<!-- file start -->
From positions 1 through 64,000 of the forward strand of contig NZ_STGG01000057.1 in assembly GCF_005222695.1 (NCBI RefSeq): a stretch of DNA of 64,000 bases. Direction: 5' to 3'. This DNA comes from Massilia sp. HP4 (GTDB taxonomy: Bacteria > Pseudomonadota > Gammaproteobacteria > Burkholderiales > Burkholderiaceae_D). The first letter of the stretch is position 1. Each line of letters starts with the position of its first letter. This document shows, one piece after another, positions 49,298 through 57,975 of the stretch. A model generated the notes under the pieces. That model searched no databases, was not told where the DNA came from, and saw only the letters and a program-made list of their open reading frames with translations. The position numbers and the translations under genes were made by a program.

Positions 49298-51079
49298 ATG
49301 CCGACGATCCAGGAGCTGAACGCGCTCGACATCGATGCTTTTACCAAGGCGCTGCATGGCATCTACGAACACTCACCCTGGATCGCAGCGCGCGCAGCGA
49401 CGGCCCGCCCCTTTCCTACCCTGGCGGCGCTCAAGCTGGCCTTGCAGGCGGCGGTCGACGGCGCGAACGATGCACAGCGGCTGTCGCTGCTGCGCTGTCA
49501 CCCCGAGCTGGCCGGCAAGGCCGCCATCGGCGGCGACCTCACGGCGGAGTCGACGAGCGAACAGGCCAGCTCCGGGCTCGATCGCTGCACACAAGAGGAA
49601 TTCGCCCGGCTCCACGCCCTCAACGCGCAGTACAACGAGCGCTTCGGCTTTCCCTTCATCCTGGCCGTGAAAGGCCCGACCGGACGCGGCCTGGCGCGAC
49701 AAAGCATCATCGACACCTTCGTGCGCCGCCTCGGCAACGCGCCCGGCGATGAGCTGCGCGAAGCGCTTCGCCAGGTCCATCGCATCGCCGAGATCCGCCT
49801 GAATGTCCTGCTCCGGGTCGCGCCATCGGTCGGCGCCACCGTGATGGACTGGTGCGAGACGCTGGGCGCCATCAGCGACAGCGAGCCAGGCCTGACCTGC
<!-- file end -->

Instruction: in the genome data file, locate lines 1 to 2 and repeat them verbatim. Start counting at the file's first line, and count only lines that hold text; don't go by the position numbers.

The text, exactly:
From positions 1 through 64,000 of the forward strand of contig NZ_STGG01000057.1 in assembly GCF_005222695.1 (NCBI RefSeq): a stretch of DNA of 64,000 bases. Direction: 5' to 3'. This DNA comes from Massilia sp. HP4 (GTDB taxonomy: Bacteria > Pseudomonadota > Gammaproteobacteria > Burkholderiales > Burkholderiaceae_D). The first letter of the stretch is position 1. Each line of letters starts with the position of its first letter. This document shows, one piece after another, positions 49,298 through 57,975 of the stretch. A model generated the notes under the pieces. That model searched no databases, was not told where the DNA came from, and saw only the letters and a program-made list of their open reading frames with translations. The position numbers and the translations under genes were made by a program.

Positions 49298-51079